Having known Ron for
a little while and even sitting around a camp fire with Donna and
Shael while Ron played an acoustic guitar and sang some of the songs
he was working on at the time was a true honor. A surprisingly solid
down to earth guy and obviously a true artist. He can't hide his
love for the music. It may be business, and may be some surprisingly
hard work, but the music is a life time not a past time. It's great
to see him continuing what he does best, even better with Keel as a
band Rocking the rafters of the world. Giving a listen to Keel
“Streets Of Rock & Roll,” CD reminds me so much of what I love about
Keel photos and Keel album art Copyright (C) KEEL 2010 used with
The Labels may fly
when Ron Keel's name is bandied about, Rock and Roll, Glam Metal,
Country, Southern Rock and plethora of other titles and labels. But
the talent and the drive of the man surpasses any label. The talent
of all of the guys combined, is the stuff of Rock folk legend. The
latest Keel offerings “Streets Of Rock & Roll” has a powerful mix of
tunes that combine surprising depth and perhaps the hint of the
benefit of maturity and experience. The album opens with a Catchy
rock melody “Streets Of Rock & Roll” that brings the surgically
skilled guitar duo of Marc Ferrari and Bryan Jay to bare. Sprinkling
the song with arps, crescendos, stabs and builds, all the while
Dwain Miller's drums keep the beat with pounding underlying animal
danger, to alighting into drum kicks and cymbal work that must keep
the sticks flying.
The masterful Bass guitar sounds glue things together nicely and are
provided by none other than Geno Arce. Who is also an awesome guy
who we first had the pleasure of meeting years ago, when he was
playing with Iron Horse. Then of course there is Ron Keel, the front
man to Keel brings his brand to the band. This vocal Jedi of the
music world can bring on the heavy metal rain and in the next
instant turns the tide into a rock ballad ( “Does Anybody Believe”)
that plays on the emotions. The mind blowing song “Hit The Ground
Running” brings on the more classic Keel sounds with an underlying
angry menace just underneath the controlled wail that bares the
We are glad to see Keel back, but Keel is more than the cliche full
circle story, full circle almost hints at the end of a journey.
Hearing what Keel, as a band, brings to the music world once more
with this latest album, tells me we will be seeing a lot more of
Keel. The journey, much to the benefit of the musical world is far
The CD Keel :Streets Of Rock & Roll is paved with Rock goodness. Do
your selves a favor and pick this one up. If you want to download
it, check it out on iTunes.
Ron and Keel where to be going on their latest tour, but a certain
Earth event in the form of a volcano blowing it's top caused the
cancellation of Keel's European tour dates. We threw some interview
questions at Ron.
Here we go....
EDWIN: OK, everyone has a little inner geek. We have seen the
footage of the Vulcan hand sign and heard the words “Live long and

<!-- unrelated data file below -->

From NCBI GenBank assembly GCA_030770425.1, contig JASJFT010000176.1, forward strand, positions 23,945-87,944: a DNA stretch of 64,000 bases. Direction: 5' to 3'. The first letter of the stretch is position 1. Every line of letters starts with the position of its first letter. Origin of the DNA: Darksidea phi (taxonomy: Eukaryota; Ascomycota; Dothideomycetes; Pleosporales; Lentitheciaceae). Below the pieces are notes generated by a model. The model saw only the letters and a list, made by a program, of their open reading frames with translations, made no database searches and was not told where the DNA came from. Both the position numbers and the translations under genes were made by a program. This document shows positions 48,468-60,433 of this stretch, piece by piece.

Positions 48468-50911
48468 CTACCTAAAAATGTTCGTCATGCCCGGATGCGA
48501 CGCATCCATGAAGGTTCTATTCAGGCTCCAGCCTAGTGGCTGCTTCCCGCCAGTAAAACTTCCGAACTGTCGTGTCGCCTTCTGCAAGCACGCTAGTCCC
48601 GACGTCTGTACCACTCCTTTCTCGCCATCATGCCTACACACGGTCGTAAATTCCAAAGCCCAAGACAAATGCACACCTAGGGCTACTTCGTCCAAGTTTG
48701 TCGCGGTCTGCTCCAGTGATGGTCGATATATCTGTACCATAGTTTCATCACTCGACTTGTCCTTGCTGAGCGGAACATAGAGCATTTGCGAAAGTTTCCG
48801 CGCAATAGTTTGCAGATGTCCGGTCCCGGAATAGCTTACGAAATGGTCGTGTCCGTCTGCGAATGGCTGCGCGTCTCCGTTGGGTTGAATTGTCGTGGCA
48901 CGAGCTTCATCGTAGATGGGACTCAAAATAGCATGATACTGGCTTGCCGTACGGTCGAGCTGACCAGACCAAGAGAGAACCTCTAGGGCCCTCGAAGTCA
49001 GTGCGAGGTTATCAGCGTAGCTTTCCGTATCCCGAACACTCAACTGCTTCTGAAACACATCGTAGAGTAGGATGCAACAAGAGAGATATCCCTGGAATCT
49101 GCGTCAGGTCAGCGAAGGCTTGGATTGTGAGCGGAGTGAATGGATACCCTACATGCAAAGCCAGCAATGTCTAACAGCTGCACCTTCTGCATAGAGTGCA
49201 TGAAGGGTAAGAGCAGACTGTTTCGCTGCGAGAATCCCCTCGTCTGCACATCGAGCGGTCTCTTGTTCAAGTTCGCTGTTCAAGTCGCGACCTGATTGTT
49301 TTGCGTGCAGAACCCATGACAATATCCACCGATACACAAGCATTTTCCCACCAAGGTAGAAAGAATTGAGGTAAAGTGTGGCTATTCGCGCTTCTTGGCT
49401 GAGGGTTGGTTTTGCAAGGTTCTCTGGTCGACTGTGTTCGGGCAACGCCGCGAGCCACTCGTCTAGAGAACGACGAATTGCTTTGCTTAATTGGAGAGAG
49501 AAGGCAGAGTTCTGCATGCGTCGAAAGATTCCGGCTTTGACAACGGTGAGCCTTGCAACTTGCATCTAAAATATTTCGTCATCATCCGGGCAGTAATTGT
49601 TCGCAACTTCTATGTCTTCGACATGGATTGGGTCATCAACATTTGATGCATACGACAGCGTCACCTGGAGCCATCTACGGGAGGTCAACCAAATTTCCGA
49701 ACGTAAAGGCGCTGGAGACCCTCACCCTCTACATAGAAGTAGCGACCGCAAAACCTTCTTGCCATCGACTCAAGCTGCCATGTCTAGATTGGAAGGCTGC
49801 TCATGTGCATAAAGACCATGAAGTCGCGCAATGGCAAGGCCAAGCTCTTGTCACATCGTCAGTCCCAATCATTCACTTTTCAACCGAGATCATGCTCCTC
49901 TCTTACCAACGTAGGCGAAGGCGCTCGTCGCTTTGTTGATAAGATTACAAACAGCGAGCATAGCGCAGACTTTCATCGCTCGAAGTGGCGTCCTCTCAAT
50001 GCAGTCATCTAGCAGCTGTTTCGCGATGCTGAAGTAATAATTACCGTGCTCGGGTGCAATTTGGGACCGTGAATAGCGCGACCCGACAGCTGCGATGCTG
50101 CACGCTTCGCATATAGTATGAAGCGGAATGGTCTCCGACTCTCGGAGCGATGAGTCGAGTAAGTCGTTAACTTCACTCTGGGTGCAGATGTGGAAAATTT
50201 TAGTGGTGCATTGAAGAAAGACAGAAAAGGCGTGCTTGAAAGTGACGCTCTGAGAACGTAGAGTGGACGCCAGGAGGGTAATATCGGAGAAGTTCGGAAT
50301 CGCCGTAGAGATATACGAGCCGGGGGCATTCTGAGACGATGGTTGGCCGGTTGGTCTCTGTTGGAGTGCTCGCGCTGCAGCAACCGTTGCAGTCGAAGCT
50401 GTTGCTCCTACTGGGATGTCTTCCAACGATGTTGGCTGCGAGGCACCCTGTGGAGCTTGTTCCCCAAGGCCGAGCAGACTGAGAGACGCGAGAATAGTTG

prosper.” from you.... and that's a good thing actually.....so what
is the last computer or video game you had the time to play? What's
your favorite game?
Keel photos and Keel album art Copyright (C) KEEL 2010 used with
RK: My inner geek is
never far from the surface…yes, I’ve been a lifelong “Star Trek” fan
and even named one of our albums “The Final Frontier.” I am a
workaholic, and rarely slow down long enough, but I have a
computerized chess board in my dressing room and make moves while
preparing for shows. After three years, I recently finally beat the
machine on the Master level right before I walked out on stage, that
felt pretty good.
I bought a video game system last fall because there was a game that
simulated driving in the U.K., on the wrong side of the road, and I
was preparing for a tour of England, Scotland, and Wales which took
place last October and November. I didn’t do so well on the game,
but logged 1400 actual miles while on tour without an accident or
incident, except for one lady I nearly ran over while trying to
parallel park on the wrong side of the road.
I’m a football junkie, so the only other game I have is Madden 2010.
I like to play once a week if my schedule permits.
EDWIN: What makes Ron Keel Happy?
When things go right. I enjoying conquering challenges and achieving
difficult goals – making dreams come true has become a way of life
for me. I love my work, and feel fortunate that my work ethic,
combined with a certain amount of luck and perseverance, has enabled
me to attain some measure of success in my profession.
Singing well is a huge rush. I sing every day, and have been singing
every day for decades – sometimes it’s work, sometimes it’s magic,
and on those occasions when the spirit is with you there’s nothing
like it. The satisfaction I get from writing a good song is
extremely rewarding – I’ve been writing and creating music all my
life, and I appreciate those rare moments when you realize you’ve
created something special.
EDWIN: What makes Ron Keel Not So Happy?
RK: It takes a lot to get me down. I try to see the positive in
every situation. Pain is part of life, and when it happens to me I’m
fortunate that I can channel it into music and turn it around.
EDWIN: When did you know you wanted to be in the music business?
How did you cultivate that goal?
RK: I never wanted to be in the music business – I’m a singer, a
songwriter, a performer, a storyteller. The business is a necessary
evil, a storm I’ve learned to navigate through in order to make a
living being me. I believe I am genetically artistic – both of my
parents were very creative in a number of ways – and I focused that
creativity on music at a very early age because I was inspired by
rock & roll. I immersed myself in music, learning to play the drums
and guitar while trying to sing, putting bands together with friends
at school, going on the road at a very early age. It’s been a
lifelong obsession – a blessing and a curse – but it’s more than
what I do, it’s what I am.
EDWIN: Tell us about your first experience on any stage.
RK: I was just as nervous my first time at Madison Square Garden as
I was playing for free hot dogs at my first backyard party. One of
the most incredible experiences – the day I feel like I “made it” –
I was 14 years old, and my band was playing a Halloween dance at the
Arizona Retarded Children’s Home (A.R.C.H.). (Writers note, this is
what the home was actually called then) Those kids were so
appreciative, so full of love and so thrilled that we cared enough
to play for them – that is a very powerful feeling that has helped
sustain me for decades now.
EDWIN: You have phenomenal stage presence and stage movement
skills...is that something you worked on? Or is that just you being